I read in one of the guidebooks that Balinese did not have a word for art in the language; painting, batik, wood carving and the like was something they did everyday as a part of their life, not as some conceptual activity. However as Western people came and started to show an increased interest, art became more important in the society. Now it definitely has a commercial importance too. The first art gallery we visited in Peliatan was huge. It was made to resemble a Balinese home, but had more than 15 rooms, none smaller than 30 m2 and full of paintings of all sorts. There were oil paintings of rice fields, next to very abstract paintings, all same style but in different colors; made to fit the mood of your living room whether it was earth tones or bright red. The guides were all traditionally dressed, fluent in at least 3-4 languages and of course highly motivated to sell. The place felt more like a conveyor-belt production site than an art gallery so I managed to escape the guide tailing me and sat in the outside garden. The silver galleries in Celuk were no different; outrageously expensive and surprisingly lacking creativity in their designs. I really what made bus-loads of tourists come to these places to buy things that are already available in their home countries with possibly lower prices?

When we finally arrived to Kuta for some beach time around noon, I was relieved. After spending 3 hours in good old Kuta, we headed out to Dreamland beach. Dreamland is a myth among advanced surfers and the view is supposed to the amazing. However it seemed to have a private owner now and we needed to pass through a big luxury golf-course and residence construction and pay to enter the beach. The waves were strong, almost too strong for swimming and the cliffs surrounding the bay looked impressive. The beach itself was busy, mostly with colorful stands of sarongs and t shirts but the good news was that hawkers didn't go around harassing tourists to buy stuff. Yet, Dreamland doesn't appear to hold its old fame nowadays.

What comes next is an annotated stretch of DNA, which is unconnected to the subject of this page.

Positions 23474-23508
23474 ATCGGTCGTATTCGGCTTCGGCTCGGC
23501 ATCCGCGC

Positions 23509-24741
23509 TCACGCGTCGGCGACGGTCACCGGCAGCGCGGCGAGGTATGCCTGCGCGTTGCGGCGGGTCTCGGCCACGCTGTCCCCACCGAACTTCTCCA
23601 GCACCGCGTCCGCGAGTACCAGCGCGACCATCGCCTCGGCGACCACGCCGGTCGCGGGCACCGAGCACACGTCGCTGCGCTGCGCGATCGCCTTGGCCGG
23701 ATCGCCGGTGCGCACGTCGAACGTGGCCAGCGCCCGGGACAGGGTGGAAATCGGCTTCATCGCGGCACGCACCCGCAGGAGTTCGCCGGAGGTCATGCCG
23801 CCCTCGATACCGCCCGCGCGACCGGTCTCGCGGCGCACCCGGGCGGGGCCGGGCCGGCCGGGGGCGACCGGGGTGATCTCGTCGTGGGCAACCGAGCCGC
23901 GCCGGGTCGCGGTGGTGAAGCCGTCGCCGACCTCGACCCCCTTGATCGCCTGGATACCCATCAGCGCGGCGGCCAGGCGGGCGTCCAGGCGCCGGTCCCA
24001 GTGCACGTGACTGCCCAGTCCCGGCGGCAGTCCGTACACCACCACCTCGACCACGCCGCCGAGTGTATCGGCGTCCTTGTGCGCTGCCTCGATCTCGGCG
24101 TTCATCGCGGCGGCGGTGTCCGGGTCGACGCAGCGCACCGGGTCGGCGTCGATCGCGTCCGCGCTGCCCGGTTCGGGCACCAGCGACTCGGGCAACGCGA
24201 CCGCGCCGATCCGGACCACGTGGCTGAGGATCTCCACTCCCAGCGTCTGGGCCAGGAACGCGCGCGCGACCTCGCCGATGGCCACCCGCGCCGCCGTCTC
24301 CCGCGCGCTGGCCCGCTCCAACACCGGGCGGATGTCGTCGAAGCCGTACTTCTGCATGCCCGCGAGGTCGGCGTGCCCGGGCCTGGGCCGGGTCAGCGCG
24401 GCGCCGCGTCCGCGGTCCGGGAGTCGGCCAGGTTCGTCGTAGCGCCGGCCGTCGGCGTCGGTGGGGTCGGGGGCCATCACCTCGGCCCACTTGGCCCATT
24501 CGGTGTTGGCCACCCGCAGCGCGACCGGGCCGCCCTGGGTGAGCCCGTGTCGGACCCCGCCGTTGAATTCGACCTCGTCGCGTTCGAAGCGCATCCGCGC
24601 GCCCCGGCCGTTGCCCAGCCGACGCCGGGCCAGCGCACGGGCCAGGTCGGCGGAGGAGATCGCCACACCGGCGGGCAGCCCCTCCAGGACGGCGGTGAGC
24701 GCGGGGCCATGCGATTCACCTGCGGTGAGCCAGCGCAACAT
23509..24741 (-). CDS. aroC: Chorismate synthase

Close to sunset, we headed out to Uluwatu. Due to our miscalculation of the distance, we arrived just at sunset. By the time we got tickets, put on sarongs to enter the temple and found our way inside the temple the sun was already down. The light is still amazing, the view of the temple high on the cliffs is impressive but I missed the sunset. I try to take some quick shots while struggling to keep the monkeys away. They are notoriously interested in gadgets, sunglasses and of course food.

In photographic terms, that wasn't my most lucky day and adjusting to “idle time” mode wasn't easy. Still it was fun to be doing something different. Had it not been for this involuntary break, it might have taken me several more weeks to see Uluwatu.

Sunday, December 13, 2009